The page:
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Hedge Funds Will Triple Within Decade Amid Low Bond Yields, SkyBridge Says

Date: Wednesday, October 6, 2010
Author: John Detrixhe, Bloomberg

The $1.6 trillion hedge-fund industry will triple in size in the next 10 years as investors try to limit stock market risk while seeking higher returns than bonds offer, said Anthony Scaramucci of SkyBridge Capital.

The Standard & Poor’s 500 Index has lost 20 percent in the last three years. While U.S. corporate bonds returned 27 percent over that period, their yields fell to a record low 4.59 percent yesterday, according to Bank of America Merrill Lynch index data. Hedge funds returned 1.45 percent on average this year through August, according to Chicago-based Hedge Fund Research.

Investors including pension managers will be enticed by hedge funds offering “lower risk with moderate to higher returns,” said Scaramucci, a managing partner at SkyBridge, a money manager that oversees $7.4 billion in assets and also invests in hedge funds. U.S. corporate pensions have fallen behind future payouts to retirees by the most in a decade, according to actuarial firm Milliman Inc.

“They need higher returns than what the fixed-income markets are giving them,” Scaramucci said in an interview at the Capital IQ conference in New York yesterday, as Treasuries fell to 1.37 percent, the lowest ever, index data show. “What’s really going to move the needle for hedge fund allocations will be pensions.”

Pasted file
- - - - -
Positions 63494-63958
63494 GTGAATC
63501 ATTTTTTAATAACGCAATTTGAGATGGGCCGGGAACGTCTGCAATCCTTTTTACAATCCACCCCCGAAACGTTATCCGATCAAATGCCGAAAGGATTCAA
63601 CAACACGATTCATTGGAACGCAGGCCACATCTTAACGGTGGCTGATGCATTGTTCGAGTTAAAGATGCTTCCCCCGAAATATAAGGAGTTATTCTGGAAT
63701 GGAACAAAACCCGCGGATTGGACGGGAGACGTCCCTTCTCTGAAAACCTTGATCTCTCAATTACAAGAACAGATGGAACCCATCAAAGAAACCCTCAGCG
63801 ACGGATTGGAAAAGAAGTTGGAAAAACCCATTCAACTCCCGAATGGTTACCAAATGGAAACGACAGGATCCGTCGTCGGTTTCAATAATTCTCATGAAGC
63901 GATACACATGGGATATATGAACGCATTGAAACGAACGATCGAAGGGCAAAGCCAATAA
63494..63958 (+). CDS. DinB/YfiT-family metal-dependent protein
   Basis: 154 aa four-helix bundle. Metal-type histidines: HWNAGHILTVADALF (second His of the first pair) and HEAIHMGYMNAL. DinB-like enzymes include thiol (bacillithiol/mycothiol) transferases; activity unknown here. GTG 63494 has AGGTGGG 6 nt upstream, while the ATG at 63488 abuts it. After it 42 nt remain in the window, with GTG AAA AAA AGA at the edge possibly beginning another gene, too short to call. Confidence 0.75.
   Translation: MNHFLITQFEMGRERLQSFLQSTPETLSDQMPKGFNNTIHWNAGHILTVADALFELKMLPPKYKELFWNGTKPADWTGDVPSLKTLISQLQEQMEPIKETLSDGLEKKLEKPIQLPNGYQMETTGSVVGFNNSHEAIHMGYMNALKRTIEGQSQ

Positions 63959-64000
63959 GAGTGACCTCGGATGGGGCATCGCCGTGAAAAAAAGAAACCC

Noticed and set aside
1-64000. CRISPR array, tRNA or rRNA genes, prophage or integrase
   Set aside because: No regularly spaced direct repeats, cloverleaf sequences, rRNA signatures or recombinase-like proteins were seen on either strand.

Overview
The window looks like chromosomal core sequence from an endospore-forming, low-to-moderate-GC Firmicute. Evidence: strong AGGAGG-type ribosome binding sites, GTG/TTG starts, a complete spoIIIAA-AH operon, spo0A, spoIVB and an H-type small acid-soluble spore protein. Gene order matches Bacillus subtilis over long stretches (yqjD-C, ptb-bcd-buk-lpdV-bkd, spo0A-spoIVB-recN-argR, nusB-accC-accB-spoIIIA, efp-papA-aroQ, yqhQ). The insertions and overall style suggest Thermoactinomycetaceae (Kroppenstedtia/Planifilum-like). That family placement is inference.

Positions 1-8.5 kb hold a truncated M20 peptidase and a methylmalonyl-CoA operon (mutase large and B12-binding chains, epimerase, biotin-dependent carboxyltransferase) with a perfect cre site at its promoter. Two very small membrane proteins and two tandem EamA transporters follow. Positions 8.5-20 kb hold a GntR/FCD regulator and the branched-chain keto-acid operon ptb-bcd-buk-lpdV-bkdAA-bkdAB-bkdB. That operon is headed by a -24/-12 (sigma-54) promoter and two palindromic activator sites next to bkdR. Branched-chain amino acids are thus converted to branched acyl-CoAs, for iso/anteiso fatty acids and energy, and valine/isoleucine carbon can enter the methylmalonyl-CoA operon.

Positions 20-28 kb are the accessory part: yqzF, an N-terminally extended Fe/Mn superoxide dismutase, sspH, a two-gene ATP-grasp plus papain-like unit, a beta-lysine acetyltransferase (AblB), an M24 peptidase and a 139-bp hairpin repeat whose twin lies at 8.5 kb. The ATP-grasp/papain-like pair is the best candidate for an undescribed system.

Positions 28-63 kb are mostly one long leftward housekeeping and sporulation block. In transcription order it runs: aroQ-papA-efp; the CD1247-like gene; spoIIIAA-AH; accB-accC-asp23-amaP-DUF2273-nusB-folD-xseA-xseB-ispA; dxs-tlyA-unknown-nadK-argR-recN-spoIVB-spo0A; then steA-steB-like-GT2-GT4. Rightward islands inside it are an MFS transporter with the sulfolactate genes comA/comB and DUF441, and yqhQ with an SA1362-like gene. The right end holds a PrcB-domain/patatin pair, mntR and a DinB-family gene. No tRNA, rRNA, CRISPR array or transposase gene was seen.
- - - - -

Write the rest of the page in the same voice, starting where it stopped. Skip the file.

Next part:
The gap between the assets of the 100 largest company pensions and their projected liabilities widened by $108 billion in August from the previous month to a $459.8 billion deficit, Seattle-based Milliman said Sept. 14 in a statement.

Missing the Mark

In fiscal 2009, fewer than half of the 50 state retirement systems had enough assets to pay for 80 percent of promised benefits, according to data compiled for the Cities and Debt Briefing hosted by Bloomberg Link in New York on Sept. 15. Two years earlier, only 19 missed the mark.

Illinois covered just 50.6 percent of benefits last year, the lowest so-called funded ratio, which actuaries say shouldn’t be less than 80 percent.

Hedge funds pulled in a net $23 billion in the first half of this year, according to Hedge Fund Research. At that rate, this would be the third-worst year for attracting deposits since 2001.

To contact the reporter on this story: John Detrixhe in New York at jdetrixhe1@bloomberg.net

To contact the editor responsible for this story: Alan Goldstein at agoldstein5@bloomberg.net